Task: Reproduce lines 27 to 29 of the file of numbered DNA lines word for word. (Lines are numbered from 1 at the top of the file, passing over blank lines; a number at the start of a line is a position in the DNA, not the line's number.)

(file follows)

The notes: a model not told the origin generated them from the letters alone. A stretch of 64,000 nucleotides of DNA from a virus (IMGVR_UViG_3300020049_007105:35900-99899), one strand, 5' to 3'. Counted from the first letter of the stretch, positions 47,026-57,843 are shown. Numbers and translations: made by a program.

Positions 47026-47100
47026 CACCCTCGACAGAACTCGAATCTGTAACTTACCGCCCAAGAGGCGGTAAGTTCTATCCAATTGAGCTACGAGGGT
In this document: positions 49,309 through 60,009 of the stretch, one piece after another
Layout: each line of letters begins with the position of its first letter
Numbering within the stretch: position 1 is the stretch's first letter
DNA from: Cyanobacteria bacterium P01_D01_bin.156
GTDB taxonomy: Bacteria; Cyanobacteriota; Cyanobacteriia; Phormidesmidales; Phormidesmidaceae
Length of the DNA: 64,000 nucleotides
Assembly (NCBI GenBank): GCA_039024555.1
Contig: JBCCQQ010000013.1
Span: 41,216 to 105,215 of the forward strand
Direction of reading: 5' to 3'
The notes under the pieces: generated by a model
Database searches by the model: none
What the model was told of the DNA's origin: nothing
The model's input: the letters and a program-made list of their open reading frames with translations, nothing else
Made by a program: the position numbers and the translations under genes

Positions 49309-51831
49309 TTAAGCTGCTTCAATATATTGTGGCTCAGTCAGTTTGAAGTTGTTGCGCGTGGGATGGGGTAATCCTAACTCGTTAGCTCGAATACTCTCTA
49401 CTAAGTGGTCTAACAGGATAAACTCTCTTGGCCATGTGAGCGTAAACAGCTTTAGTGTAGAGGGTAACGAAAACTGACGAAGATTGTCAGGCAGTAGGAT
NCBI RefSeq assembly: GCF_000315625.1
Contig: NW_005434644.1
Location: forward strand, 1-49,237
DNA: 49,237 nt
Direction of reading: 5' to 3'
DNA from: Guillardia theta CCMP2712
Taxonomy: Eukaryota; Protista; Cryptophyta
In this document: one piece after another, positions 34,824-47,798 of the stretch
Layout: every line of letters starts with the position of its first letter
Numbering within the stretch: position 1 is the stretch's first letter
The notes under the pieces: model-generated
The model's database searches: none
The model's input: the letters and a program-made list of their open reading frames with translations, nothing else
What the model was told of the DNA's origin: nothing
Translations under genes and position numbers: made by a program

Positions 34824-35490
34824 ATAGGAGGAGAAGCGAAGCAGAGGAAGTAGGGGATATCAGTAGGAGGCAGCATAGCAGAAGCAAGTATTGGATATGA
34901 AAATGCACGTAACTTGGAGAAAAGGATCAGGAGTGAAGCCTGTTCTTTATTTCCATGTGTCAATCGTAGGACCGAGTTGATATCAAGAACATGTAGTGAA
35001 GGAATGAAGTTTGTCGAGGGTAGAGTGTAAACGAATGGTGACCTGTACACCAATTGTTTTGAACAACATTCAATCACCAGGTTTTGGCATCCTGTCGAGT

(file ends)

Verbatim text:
DNA from: Guillardia theta CCMP2712
Taxonomy: Eukaryota; Protista; Cryptophyta
In this document: one piece after another, positions 34,824-47,798 of the stretch